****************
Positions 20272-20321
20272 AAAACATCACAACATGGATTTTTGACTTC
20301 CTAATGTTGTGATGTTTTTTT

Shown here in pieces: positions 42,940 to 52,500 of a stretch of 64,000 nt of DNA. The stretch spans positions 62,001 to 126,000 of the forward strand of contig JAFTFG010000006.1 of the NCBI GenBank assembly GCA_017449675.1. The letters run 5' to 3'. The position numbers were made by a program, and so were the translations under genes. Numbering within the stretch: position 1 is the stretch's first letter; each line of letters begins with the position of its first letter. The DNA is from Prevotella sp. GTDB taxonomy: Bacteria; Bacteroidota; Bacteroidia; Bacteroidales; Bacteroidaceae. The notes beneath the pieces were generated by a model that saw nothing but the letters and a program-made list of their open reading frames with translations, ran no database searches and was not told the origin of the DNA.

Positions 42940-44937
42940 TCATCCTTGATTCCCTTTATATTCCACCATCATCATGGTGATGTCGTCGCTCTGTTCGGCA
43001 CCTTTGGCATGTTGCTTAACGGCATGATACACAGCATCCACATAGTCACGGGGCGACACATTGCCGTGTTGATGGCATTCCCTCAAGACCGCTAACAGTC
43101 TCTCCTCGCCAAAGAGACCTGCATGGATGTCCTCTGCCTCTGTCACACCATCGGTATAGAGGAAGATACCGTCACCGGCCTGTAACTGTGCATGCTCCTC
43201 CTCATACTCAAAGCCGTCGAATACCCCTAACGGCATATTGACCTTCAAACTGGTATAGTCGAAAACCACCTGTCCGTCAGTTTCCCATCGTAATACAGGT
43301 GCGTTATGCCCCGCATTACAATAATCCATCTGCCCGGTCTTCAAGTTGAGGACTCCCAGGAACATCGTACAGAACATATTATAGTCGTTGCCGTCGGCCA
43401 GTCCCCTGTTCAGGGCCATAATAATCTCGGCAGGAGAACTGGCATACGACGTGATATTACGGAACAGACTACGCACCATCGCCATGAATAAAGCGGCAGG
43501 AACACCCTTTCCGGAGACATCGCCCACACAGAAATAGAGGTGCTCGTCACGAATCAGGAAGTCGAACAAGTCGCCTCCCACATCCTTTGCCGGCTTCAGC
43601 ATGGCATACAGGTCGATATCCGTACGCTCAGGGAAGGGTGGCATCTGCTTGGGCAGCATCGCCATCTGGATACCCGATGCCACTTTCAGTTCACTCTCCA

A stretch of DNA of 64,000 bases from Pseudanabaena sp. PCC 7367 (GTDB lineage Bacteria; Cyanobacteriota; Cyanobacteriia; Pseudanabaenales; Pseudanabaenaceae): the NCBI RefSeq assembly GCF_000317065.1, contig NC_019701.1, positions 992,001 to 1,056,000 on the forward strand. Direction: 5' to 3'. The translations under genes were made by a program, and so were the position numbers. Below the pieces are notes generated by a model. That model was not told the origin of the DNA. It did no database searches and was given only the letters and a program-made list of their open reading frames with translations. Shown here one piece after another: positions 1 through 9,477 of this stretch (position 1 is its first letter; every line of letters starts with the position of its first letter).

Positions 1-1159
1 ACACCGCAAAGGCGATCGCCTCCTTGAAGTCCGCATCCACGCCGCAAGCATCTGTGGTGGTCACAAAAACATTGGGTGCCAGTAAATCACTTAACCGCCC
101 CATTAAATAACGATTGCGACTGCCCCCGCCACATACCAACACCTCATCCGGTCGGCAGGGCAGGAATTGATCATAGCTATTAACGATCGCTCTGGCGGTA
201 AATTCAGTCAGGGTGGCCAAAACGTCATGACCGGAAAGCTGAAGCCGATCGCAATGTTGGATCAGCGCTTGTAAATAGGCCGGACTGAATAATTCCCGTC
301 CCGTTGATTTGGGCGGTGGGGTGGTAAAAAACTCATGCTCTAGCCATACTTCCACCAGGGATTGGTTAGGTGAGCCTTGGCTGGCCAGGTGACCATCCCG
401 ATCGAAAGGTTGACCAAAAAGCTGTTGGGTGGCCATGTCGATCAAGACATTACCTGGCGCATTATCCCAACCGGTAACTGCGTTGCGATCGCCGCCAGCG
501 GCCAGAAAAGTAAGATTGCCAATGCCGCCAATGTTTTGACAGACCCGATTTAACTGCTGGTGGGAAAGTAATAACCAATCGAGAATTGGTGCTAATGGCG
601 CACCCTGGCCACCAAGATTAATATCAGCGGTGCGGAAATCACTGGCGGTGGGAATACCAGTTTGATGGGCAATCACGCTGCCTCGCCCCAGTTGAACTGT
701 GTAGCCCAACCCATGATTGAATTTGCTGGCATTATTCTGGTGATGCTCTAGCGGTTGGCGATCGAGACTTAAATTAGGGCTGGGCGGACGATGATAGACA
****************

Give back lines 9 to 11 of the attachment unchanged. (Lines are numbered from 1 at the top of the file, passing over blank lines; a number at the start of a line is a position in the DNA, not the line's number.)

43201 CTCATACTCAAAGCCGTCGAATACCCCTAACGGCATATTGACCTTCAAACTGGTATAGTCGAAAACCACCTGTCCGTCAGTTTCCCATCGTAATACAGGT
43301 GCGTTATGCCCCGCATTACAATAATCCATCTGCCCGGTCTTCAAGTTGAGGACTCCCAGGAACATCGTACAGAACATATTATAGTCGTTGCCGTCGGCCA
43401 GTCCCCTGTTCAGGGCCATAATAATCTCGGCAGGAGAACTGGCATACGACGTGATATTACGGAACAGACTACGCACCATCGCCATGAATAAAGCGGCAGG